I called Sharyl and we agreed to meet at the bottom of the ravine. I had decided to bring my little mixed breed dog, Annie. Annie had such a mild personality that even frightened dogs were generally unafraid of her. During many rescues involving timid or frightened dogs I had found they would sometimes follow another dog rather than a person. I hoped this dog would come to Annie. When I arrived, Sharyl wasn’t there, so I drove directly to the address of the man who had written the letter. He answered the door and I introduced myself and explained that I was planning on attempting to catch the dog. I asked if he could call my cell and let me know if he saw the dog. He told me a TV News team was on their way to do an interview with him.
It was beginning to rain again, and when I drove to the bottom of the hill and parked at the opening of the ravine, I noticed how muddy and steep most of the area was. It was also full of the dreaded thorn-covered blackberry bramble. Sharyl arrived a few minutes later and handed me the cooked chicken, a few treats and a tennis ball. We were standing there deliberating over where the dog might be hiding when the TV News van pulled up, followed by the man who had written the letter to the newspaper. While they got ready to do their interview at the opening of the ravine, I decided to duck out and start searching for the dog. Annie and I stepped into the mud and started up the ravine.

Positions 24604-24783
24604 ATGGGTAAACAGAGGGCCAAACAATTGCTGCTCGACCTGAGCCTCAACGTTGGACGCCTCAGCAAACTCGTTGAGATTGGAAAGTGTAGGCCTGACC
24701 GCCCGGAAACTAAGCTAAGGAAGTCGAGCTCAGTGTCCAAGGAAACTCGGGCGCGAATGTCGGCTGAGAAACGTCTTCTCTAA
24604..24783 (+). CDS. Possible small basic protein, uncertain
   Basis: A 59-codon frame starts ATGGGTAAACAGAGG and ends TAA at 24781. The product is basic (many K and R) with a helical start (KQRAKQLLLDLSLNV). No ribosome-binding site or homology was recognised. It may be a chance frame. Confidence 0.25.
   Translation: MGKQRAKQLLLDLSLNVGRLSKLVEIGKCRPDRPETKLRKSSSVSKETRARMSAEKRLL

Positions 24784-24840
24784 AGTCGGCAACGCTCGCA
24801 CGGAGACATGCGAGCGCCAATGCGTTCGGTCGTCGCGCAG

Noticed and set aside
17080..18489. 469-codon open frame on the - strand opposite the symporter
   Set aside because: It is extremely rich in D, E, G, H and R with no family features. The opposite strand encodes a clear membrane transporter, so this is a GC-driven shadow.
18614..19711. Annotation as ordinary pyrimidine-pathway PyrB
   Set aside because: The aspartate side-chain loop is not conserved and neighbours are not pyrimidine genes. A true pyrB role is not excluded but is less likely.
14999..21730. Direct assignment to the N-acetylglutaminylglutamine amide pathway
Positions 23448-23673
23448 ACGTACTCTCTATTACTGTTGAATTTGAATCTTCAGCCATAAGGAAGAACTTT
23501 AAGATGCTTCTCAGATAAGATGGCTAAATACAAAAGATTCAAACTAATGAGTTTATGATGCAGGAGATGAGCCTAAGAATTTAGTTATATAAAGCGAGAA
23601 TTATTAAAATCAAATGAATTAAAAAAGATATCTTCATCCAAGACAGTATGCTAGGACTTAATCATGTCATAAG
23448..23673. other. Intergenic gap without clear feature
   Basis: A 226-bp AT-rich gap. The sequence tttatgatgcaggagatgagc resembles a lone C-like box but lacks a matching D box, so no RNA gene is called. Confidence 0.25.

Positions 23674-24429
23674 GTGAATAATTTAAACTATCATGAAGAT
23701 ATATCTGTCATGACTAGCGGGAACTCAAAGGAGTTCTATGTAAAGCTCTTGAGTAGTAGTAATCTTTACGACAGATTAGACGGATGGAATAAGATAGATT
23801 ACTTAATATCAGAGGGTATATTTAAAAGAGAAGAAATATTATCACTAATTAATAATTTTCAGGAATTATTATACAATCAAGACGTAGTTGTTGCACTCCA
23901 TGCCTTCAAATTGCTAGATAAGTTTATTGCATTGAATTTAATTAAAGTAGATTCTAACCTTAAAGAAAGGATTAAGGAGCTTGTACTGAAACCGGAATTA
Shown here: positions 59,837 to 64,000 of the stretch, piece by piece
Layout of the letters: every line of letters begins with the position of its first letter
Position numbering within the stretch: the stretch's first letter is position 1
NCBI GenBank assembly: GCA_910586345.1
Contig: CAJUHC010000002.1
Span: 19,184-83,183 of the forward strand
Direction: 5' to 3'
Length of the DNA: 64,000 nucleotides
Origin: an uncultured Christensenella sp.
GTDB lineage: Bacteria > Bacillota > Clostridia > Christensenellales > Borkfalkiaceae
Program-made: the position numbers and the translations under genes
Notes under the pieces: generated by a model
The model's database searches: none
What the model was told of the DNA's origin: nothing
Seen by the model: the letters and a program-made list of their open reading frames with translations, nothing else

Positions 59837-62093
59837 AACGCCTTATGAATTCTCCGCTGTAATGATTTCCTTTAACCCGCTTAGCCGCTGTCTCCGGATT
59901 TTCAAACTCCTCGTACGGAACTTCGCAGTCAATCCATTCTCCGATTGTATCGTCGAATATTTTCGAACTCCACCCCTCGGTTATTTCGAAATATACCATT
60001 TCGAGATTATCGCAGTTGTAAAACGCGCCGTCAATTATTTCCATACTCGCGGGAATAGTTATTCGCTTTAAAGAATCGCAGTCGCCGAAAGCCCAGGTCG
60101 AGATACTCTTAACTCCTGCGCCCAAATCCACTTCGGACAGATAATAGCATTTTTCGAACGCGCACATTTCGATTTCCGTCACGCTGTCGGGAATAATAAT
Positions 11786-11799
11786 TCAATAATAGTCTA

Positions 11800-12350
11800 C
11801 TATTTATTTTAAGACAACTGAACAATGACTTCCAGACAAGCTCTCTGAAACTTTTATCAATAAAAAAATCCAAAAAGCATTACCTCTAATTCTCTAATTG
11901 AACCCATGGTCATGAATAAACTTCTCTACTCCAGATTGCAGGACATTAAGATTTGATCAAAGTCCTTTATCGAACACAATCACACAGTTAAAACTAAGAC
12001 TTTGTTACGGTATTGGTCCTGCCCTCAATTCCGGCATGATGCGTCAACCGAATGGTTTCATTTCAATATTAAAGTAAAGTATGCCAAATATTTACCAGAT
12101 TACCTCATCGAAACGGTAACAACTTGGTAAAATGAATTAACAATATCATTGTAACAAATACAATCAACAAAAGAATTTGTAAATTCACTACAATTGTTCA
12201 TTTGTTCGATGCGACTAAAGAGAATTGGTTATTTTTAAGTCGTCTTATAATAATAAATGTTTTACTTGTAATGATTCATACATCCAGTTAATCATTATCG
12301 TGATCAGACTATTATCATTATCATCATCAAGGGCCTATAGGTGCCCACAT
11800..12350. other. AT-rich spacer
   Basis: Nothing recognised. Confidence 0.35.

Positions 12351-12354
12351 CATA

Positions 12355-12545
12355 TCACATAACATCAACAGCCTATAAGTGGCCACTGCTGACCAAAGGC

When I got up about four houses into the ravine, I started carefully looking up the steep slopes to either side so I could see the back of each house. As I glanced up ahead to my left, I suddenly saw the dog. He was standing behind a house and was just a few feet away from the trap the county had left and obviously had no intention of entering it. The dog didn’t move as he watched Annie and me slowly moving closer. Since I wasn’t really sure of the gender of the dog, I started calling out, telling ‘him’ he was a good boy, and then telling ‘her’ she was a good girl. I was looking for any reaction. The dog did not respond, but did not run either. At the point where I lost sight but knew the dog was above me, I started to climb the treacherous side of the ravine. It seemed to take forever and I was afraid the dog would be long gone by the time I reached the top. I tried to step on the thorny blackberry brambles to keep them from catching on my clothes and skin. Annie followed me but she was quickly caught in some of the bramble and couldn’t move past it. She cried out for me to help her and I half slid and half crawled back down a few feet to untangle her. A few seconds later Annie was free and bounded ahead of me the rest of the way up the ravine toward where the dog had been, and disappeared from sight.